“Did you hear? Amazon is coming. We are in deep s***,” said one insurance board member to another at the EXECinsurtech conference in Cologne, Germany. Amazon opening a new division in London – and targeting the insurance market – was the most debated topic at the conference, at least when there were no cameras around.
Amazon changes the game
Only recently, after a first consolidation in the fintech and insurtech market, have incumbents begun to feel safe again. There might never be an Uber-Moment in insurance industry after all, a lot thought. The worst thing that might happen would be the rise of an insurtech company threatening certain market segments or parts of the value chain, others said. In this “worst-case scenario” – even if it would have become a unicorn - one of the top incumbents would have spent some spare money to buy it. This strategy was indicated by Allianz when building its partnership with Lemonade. The savings kept in hold by large, midsize, and even small insurers are so expansive that many of them could buy large parts of the insurtech ecosystem right out of their pockets. With the advent of Amazon, this has changed. Today, Amazon is coming with full force in the West (and Tencent in China with Wesure as part of Wechat – but that’s a different story), and no insurer has enough cash to easily buy this top dog in an attempt to prevent disruption in the insurance market.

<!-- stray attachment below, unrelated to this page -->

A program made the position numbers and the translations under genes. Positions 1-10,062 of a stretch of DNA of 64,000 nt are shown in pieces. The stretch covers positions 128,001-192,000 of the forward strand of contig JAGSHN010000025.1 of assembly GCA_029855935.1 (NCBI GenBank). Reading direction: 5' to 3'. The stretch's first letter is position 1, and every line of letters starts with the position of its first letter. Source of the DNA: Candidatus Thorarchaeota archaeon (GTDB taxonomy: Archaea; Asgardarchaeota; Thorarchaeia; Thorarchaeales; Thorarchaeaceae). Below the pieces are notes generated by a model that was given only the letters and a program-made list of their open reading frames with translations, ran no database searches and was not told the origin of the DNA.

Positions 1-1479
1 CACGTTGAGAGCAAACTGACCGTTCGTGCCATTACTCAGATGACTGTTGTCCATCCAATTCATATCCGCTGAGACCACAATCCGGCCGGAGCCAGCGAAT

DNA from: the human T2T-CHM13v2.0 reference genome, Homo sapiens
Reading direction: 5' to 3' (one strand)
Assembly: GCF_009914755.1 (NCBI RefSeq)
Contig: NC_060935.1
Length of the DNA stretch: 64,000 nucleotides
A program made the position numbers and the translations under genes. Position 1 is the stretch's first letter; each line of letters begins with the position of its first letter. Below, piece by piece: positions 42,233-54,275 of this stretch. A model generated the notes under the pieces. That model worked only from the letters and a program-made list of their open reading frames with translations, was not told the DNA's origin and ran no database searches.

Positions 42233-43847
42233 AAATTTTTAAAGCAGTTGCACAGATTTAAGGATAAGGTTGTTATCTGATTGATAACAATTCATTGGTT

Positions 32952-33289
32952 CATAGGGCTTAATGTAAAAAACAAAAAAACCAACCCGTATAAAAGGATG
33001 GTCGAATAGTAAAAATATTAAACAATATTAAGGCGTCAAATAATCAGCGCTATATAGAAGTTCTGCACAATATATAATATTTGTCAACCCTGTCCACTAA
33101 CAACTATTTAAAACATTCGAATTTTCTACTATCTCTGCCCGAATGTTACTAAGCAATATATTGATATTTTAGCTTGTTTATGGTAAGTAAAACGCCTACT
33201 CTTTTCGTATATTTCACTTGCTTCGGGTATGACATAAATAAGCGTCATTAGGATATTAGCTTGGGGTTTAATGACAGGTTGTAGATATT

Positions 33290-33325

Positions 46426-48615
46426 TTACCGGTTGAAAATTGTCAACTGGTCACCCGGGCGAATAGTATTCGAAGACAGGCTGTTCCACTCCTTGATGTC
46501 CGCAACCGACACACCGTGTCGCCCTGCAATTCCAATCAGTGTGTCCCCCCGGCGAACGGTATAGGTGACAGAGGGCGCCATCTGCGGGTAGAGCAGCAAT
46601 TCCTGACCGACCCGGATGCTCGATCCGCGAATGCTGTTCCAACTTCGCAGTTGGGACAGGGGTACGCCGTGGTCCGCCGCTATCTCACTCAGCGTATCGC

What we know so far